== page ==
Boston Dynamics is known for several two- and four-legged robots. Videos often show spectacular movements and stunts. Surely the scenes have to be shot often to be as impressive as possible. The robot Spot has recently been given some new features. Several media report that it was used in Chernobyl. “A team of engineers from the University of Bristol visited the Chernobyl Nuclear Plant last week to test out Spot, a four-legged robodog made by US-based robotics company Boston Dynamics … Spot is capable of making inspection rounds all by itself and can navigate hostile environments such as the highly radioactive site of the former nuclear power plant. Spot went for a walk around the surrounding areas and into the New Safe Confinement structure, a massive moveable dome of steel meant to keep in dangerous radiation from the plant’s number 4 reactor unit, which was destroyed during the 1986 disaster. The robot’s main task was to survey levels of radiation in the area, creating a three-dimensional map of the distribution.” (Website Futurism, 26 October 2020) Spot and Co. stand in the probably oldest tradition of robotics: They take over tasks that are too dangerous or too strenuous for humans.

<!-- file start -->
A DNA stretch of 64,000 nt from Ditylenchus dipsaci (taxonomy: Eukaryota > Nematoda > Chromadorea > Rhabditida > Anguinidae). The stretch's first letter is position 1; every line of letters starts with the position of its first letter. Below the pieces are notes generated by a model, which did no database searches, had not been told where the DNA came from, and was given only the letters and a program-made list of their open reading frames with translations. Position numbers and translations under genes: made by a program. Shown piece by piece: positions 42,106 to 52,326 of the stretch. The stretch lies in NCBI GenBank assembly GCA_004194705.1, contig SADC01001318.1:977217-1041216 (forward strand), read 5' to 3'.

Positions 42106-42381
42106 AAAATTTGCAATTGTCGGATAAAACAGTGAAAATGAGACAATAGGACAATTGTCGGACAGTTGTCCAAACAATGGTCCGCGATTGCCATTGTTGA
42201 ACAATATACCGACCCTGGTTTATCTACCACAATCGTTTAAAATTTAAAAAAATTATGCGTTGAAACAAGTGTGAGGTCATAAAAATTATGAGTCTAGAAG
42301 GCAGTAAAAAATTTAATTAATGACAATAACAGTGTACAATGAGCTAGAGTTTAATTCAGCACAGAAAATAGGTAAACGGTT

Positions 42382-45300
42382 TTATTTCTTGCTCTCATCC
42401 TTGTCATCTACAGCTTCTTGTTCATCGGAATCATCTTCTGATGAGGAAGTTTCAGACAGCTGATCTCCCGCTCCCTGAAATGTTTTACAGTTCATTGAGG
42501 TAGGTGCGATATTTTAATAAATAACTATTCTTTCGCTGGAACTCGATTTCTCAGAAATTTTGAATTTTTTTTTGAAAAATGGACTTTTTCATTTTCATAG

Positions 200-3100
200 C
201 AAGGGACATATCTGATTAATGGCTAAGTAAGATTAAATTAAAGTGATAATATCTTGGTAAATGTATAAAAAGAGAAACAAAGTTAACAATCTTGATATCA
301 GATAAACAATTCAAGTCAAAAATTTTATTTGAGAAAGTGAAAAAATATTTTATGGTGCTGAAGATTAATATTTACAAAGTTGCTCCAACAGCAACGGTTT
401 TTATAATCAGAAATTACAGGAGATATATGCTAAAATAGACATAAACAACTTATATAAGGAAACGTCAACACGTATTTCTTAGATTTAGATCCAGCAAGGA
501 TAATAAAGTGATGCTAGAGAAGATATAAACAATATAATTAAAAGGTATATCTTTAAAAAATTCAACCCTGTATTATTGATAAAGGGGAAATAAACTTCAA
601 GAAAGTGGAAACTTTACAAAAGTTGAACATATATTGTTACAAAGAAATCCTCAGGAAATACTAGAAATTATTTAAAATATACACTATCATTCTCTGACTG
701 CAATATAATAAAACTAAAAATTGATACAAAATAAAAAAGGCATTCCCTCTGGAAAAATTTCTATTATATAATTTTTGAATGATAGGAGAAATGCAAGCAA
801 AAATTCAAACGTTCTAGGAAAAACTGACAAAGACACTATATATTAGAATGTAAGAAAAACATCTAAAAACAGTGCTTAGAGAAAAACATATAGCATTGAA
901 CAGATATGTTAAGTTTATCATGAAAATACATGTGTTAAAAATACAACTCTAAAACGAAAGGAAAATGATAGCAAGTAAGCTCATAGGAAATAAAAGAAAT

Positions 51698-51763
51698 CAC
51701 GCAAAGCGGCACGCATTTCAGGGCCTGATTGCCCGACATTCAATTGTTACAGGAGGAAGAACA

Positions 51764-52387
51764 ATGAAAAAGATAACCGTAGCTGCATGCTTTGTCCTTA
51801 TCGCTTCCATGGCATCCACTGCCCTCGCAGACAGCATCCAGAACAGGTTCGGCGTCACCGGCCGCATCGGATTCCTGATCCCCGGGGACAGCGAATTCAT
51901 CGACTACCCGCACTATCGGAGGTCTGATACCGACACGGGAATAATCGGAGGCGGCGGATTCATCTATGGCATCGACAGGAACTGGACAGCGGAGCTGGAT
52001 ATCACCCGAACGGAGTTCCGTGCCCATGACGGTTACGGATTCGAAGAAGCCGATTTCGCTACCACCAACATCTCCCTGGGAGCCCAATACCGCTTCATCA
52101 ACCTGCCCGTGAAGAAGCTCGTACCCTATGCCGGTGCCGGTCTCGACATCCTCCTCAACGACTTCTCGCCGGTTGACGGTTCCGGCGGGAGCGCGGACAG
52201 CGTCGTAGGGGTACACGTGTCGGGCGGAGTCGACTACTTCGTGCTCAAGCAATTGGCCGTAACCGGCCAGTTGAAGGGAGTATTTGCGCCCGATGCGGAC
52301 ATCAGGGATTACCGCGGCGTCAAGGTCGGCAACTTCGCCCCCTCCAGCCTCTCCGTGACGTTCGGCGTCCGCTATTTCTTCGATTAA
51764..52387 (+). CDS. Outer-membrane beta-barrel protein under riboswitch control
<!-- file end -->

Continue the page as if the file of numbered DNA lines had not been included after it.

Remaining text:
Ford experiments with four-legged robots, to scout factories. The aim is to save time and money. The Ford Media Center presented the procedure on 26 July 2020 as follows: “Ford is tapping four-legged robots at its Van Dyke Transmission Plant in early August to laser scan the plant, helping engineers update the original computer-aided design which is used when we are getting ready to retool our plants. These robots can be deployed into tough-to-reach areas within the plant to scan the area with laser scanners and high-definition cameras, collecting data used to retool plants, saving Ford engineers time and money. Ford is leasing two robots, nicknamed Fluffy and Spot, from Boston Dynamics – a company known for building sophisticated mobile robots.” (Website Ford Media Center) Typically, service robots (e.g., transport robots like Relay) scan buildings to create 2D or 3D models that help them navigate through the rooms. Shuttles use lidar systems to create live 3D models of the environment, to detect obstacles. The robots from Boston Dynamics are also mobile, and that is their great advantage (photo: Ford). Nothing can escape them, nothing can hide from them. Probably the benefit can be increased by including cameras in the building, i.e. using robot2x communication.